Yeah, I know. I’m writing another blog about horses and my stay here in Indiana rather than writing about—well…writing. I should be enticing you with excerpts from works in progress and deleted scenes from already published novels. Instead, I’m yammering on about my American version of a walkabout. I guess, indirectly I am writing about writing. As authors, our life experiences tend to play out in our work. Sometimes in subtle ways. Maybe we have a friend who is good at knife throwing, so we round out a character by giving her that hobby. A brief, one-line mention, but there it is. Now the reader has a vivid image of a woman thwacking knives into a tree at twenty paces.
What in tarnation, you ask, does this have to do with horses and being? *Drum roll, please.* My current lay-over is on a horse breeding farm, and I want to share with you what happened during my walk home from doing barn chores one night.
The moon was two-thirds full, and cast a silver sheen upon everything. Clouds obscured the stars, so the moon sat like a constricted pupil in the ring of a silver iris. Anyone know the legend that tells of the ring around the moon?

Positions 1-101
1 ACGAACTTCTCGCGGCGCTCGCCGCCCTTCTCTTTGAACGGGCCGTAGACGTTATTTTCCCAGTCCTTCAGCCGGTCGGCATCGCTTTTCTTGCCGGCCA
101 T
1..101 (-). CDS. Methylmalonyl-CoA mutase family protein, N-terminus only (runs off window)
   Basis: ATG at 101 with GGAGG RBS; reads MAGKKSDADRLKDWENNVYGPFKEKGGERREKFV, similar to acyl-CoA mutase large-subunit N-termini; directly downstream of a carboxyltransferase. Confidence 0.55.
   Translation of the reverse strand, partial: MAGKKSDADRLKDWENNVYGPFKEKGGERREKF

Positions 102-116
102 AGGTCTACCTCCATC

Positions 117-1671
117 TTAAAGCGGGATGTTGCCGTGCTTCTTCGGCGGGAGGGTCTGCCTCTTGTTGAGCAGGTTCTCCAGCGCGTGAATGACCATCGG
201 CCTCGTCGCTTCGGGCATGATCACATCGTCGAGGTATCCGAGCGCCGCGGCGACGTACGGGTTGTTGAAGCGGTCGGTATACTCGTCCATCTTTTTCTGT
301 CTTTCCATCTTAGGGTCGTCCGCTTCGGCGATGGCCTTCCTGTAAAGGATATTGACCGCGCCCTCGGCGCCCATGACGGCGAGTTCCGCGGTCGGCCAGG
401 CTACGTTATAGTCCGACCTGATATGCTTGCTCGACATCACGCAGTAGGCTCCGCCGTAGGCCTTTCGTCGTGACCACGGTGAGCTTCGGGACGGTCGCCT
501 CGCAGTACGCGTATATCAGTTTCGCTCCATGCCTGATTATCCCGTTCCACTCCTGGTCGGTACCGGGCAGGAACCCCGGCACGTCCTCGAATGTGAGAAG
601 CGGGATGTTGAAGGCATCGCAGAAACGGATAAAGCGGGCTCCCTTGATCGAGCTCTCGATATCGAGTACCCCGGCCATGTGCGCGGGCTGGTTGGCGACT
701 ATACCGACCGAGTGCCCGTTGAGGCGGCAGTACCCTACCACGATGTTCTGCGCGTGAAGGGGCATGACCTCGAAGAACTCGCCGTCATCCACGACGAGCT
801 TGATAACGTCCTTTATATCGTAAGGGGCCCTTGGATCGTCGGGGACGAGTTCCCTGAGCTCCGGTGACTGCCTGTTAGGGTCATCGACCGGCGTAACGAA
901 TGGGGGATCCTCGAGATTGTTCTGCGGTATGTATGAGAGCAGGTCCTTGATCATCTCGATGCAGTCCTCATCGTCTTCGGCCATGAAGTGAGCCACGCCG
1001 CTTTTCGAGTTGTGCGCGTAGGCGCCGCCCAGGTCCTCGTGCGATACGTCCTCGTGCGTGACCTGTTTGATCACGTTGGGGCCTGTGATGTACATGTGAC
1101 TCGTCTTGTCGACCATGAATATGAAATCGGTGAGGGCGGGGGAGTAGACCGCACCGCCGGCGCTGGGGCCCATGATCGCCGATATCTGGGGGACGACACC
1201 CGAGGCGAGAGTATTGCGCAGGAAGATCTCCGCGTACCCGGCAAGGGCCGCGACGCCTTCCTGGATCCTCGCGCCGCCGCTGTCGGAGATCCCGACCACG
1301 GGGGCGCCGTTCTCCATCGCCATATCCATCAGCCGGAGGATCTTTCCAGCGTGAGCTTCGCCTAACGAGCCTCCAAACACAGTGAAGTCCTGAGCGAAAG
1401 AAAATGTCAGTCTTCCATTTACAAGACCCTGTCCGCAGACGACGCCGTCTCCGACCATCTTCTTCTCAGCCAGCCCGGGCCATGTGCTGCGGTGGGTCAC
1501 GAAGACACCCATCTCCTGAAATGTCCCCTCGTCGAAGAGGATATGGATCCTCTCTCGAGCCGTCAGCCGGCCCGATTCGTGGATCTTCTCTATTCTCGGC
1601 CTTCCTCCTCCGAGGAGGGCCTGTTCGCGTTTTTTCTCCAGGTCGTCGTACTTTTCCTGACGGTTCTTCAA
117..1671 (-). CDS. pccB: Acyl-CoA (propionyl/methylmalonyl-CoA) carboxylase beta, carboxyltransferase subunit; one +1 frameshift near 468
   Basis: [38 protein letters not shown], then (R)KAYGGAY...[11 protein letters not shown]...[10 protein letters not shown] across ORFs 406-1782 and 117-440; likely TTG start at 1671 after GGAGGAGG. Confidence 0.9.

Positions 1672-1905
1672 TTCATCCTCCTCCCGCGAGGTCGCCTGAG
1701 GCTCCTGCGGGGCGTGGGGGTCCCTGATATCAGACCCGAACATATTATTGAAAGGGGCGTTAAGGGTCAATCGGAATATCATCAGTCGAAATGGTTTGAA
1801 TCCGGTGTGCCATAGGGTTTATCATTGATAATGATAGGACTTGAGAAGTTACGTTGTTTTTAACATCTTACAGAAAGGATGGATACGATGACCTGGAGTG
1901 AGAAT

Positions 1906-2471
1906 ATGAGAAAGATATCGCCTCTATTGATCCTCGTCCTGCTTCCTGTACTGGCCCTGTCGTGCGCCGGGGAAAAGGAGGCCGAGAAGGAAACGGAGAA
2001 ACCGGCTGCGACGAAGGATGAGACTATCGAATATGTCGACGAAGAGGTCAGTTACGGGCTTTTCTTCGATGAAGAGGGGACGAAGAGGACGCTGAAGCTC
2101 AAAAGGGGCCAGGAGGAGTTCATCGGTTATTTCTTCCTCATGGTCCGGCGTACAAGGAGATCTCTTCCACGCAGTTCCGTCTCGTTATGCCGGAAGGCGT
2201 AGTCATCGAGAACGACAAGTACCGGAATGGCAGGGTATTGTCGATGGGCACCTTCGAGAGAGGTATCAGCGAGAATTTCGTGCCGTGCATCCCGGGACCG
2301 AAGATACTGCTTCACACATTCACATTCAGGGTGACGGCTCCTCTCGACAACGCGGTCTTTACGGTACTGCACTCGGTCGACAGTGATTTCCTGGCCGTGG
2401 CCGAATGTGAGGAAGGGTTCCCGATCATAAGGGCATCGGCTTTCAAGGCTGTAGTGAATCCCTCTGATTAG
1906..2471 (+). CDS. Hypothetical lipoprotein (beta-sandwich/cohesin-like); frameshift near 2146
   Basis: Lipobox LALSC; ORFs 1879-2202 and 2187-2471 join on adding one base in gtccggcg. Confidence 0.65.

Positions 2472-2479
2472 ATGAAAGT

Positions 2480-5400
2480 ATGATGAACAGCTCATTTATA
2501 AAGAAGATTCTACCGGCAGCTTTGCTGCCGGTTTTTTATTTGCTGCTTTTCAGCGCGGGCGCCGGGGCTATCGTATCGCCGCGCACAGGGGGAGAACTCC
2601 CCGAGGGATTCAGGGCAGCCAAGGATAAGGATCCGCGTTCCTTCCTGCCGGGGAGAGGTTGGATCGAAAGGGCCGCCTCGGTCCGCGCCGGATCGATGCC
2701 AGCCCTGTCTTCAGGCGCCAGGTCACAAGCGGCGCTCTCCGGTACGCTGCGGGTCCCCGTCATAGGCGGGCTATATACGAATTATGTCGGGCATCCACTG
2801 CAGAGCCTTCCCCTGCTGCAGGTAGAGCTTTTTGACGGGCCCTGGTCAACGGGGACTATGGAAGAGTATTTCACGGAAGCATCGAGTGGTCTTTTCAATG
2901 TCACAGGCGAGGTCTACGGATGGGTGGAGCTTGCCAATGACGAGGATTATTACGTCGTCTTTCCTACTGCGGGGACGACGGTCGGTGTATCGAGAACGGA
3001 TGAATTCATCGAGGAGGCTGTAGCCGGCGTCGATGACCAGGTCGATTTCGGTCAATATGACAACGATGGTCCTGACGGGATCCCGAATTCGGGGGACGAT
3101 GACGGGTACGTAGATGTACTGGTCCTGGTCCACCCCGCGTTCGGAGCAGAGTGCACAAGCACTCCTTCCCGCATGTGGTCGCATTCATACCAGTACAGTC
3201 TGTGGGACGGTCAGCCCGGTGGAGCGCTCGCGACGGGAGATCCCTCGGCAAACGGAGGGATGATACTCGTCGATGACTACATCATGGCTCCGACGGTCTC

Anyway, the night forced me to pay attention to it regardless of my knowledge in such lore. Was it the pending rain? The ring around the moon? Or forces beyond our comprehension, where the primitive part of us sits up and takes notice? The cats, dogs, and horses certainly seemed affected. They were quiet, yet sought contact. It mattered not what species, so long as there was touch or sharing of breathing space.
This camaraderie continued as I headed for home—a half-mile walk down a long dirt road, where horse pastures bank either side. This night, my walk was accompanied by the horses, who followed along the fence until halting to hang their sage heads over the wooden rail, as though asking me in the silent way of horses, to stop, too.
Anyone who has ever had the privilege to stand near these creatures understands one thing: they are elemental.
So I listened. I stopped to share my breath as they in turn did theirs, their muzzles velvety warm. The cats and dogs remained, laying around together, the cats dragging shepherd-crook tails under the noses of the dogs.
It was a moment of Being. It was just us. A small group—eleven in all. One human, two cats, three dogs, and five horses. Yet the moment felt huge, beyond me, although utterly me. Where I was in that crucible of time was exactly where I was supposed to be. That feeling was paradoxically humbling yet empowering. It fed my heart to continue this trek across America, to push on through my walkabout across an unknown country.
I have no clue where I’ll end up. All I know is that I will wind up somewhere, and when I do I will be where I should be and who I am to be.
Thanks to dogs, cats, and horses. And the moon.